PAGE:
Saturday, August 16, 2014

Bright Idea: Response Rings to Check for Understanding

It's that time again! Time for all the little people to come and ruin our endless summer! Just kidding. Hopefully you're as excited as I am for this new school year because it's coming whether you want it to or not. Heehee. And here's a Bright Idea to help you be ready!


Have you ever taught a beautifully, meticulously planned lesson, delivered it to perfection, and then watched in horror as all of your kids proceeded to butcher their assignments? What happened? you thought. Where did I go wrong? 

This happened to me...a lot... especially my first year or two of teaching. And then I realized what I was missing.

One of the most important things about teaching a great lesson is constantly checking for understanding and making sure students are engaged in the thinking of your lesson on an individual basis. To help do this is a quick, easy way, I created these simple and affordable tools! 


Response Rings to check for understanding!

Response Rings are so versatile and easy to make. I take five index cards for each student, in five different colors. 


I label each index card with specific responses that I anticipate I might want students to use during a lesson, and then I laminate them.

This side I labeled with A, B, C, D, True/False, and Yes/No.


This side includes mathematical operations and their corresponding visual representation that I want kids to use in their problem solving.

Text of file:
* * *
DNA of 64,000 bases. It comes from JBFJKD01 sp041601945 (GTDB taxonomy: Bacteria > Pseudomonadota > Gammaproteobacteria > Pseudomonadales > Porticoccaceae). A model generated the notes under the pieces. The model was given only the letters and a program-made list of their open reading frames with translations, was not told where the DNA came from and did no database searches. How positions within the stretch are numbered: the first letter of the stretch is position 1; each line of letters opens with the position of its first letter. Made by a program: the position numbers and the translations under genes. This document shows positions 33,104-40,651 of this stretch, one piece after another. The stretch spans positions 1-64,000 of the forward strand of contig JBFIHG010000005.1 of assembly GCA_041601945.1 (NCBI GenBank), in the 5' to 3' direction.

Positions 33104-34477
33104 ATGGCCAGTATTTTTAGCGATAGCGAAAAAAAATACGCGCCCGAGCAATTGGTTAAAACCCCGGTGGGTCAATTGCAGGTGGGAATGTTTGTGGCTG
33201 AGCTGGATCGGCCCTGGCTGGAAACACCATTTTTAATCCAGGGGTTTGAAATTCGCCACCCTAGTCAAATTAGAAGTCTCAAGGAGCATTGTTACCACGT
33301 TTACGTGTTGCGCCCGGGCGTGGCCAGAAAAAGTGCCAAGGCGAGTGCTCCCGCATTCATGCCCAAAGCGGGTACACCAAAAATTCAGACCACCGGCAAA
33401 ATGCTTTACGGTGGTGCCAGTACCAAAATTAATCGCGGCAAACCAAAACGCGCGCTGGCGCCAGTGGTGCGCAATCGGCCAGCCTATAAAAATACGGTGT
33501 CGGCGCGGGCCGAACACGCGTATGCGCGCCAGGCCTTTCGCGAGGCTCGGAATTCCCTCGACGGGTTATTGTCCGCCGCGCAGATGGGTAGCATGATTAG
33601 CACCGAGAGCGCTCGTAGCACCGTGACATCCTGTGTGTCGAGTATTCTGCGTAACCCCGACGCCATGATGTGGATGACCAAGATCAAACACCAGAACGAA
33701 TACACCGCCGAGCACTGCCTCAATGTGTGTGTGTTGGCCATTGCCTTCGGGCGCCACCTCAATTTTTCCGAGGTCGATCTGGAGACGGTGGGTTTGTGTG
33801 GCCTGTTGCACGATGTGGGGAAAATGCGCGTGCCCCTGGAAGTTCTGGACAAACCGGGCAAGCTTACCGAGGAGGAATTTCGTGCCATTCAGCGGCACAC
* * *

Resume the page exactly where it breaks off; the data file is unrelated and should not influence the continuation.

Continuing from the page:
Then I hole-punch them and put them on a ring.

Each student has a ring during every lesson. I ask them to take out their Response Rings and then I pose a specific question. This could be "What operation are we going to use to solve this problem?" or "Which is the better answer? A, B, C, or D?" or "From the details in the chapter, is it reasonable to predict that the Nick will follow this new rule?"



Then I ask them to "flash" me the answer! They hold their response card out in front of their chest (not waving it in the air- this discourages copying) and I get a quick check of who's with it, who's lost and what I need to do next! You can quickly scan the room and, because they're color-coded, get a visual picture of how the kids are responding! It holds all kids accountable for thinking and deciding on a response to your questions.




Easy Peasy but it makes all the difference!


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1 comment:

  1. Checking for understanding is so important! Thanks for sharing!

    Sally from Elementary Matters

    ReplyDelete